SALEM, OR (KPTV) – The Oregon Senate unanimously passed House Bill 2168 on Tuesday, which will make Juneteenth an official holiday in Oregon.
Juneteenth, also known as Emancipation Day, Jubilee Day, and Freedom Day, is the oldest nationally celebrated holiday that honors the freedom of enslaved people in the United States.
The bill's passing also acknowledges Oregon's racist roots and celebrates the contributions made by Black Americans in the face of inequity and systemic oppression.
"The Emancipation Proclamation news arrived in waves to the enslaved Black women and men of my family," said Senator Lew Frederick (D-N/NE Portland), who carried House Bill 2168. "Family stories say, 'joy was the first emotion and next skepticism.'"
On June 19, 1865, Union General Gordon Granger arrived in Galveston, Texas, and read General Order Number 3, which required the immediate freedom of more than 250,000 enslaved African Americans in Texas. Union troops marched throughout Galveston to spread the word that all slaves were free.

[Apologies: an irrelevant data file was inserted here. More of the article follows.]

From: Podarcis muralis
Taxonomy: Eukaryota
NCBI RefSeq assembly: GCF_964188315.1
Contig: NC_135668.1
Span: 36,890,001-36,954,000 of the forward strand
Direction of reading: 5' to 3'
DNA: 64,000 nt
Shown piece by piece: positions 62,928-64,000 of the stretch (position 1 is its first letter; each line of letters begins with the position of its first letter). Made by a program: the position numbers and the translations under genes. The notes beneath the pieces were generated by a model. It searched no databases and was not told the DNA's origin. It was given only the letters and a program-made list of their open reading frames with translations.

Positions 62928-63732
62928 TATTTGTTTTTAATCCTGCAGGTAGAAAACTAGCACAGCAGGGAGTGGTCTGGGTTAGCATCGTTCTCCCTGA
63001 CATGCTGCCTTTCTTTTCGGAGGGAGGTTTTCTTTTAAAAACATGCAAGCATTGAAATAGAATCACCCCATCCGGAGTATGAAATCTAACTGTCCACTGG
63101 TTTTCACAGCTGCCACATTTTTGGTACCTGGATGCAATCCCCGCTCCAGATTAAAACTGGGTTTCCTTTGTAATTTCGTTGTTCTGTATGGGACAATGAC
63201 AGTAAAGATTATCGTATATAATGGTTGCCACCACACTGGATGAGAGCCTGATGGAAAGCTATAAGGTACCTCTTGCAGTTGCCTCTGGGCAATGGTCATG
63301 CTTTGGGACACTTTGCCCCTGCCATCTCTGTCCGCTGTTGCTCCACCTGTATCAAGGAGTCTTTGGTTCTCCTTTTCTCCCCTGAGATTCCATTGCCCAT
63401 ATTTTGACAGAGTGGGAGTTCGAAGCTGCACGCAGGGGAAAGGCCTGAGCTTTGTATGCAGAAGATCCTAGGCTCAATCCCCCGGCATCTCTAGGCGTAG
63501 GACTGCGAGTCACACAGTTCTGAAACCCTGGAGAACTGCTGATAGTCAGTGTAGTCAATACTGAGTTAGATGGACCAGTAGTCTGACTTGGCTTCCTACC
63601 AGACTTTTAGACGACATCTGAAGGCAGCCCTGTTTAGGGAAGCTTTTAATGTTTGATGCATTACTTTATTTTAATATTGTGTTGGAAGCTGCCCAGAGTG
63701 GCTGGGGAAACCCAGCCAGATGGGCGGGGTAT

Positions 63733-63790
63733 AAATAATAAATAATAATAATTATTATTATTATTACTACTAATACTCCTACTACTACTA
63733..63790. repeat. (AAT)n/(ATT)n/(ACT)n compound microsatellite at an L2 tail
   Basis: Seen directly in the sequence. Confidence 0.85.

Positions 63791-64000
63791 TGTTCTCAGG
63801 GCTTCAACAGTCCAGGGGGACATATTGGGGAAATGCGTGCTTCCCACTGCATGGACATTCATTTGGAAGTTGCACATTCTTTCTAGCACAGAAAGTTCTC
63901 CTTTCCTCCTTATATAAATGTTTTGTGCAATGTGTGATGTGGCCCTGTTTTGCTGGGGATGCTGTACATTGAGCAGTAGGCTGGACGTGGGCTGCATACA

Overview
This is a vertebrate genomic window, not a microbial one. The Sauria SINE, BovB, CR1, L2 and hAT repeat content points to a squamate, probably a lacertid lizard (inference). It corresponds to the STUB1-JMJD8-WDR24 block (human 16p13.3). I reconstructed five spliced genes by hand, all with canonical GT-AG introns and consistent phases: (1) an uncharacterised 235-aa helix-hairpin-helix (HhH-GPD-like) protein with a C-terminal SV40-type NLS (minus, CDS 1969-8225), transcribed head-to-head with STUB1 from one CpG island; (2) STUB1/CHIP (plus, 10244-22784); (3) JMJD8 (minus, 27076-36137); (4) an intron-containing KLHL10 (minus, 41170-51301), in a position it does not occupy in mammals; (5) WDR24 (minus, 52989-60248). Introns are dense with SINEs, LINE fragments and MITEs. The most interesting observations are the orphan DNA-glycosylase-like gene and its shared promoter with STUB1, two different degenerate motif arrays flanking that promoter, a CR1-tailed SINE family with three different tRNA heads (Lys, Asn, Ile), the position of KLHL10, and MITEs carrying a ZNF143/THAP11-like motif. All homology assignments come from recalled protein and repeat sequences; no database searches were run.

In Oregon, the Peoples family was well known for their effort to ensure Juneteenth is observed.
"Miss Clara Peoples is foundational to Oregon, her family is the reason we have unofficially observed this holiday, and the Peoples have remained central in framing the expectation of a more equitable tomorrow," said Senator Frederick.
"Juneteenth is not the date all slaves were freed. Juneteenth is not the date that Black Americans, or Black Oregonians, were guaranteed comfort, relief or safety," said Senator Frederick. "Also, Juneteenth was a step forward and a marker of hope, one we must continue to build upon. This official holiday will recognize that the people of Oregon, despite our past, can take the veil of ignorance away, and each year choose to have hope – on Juneteenth and every day thereafter."
Oregon will officially begin observing Juneteenth as a holiday starting June 19, 2022.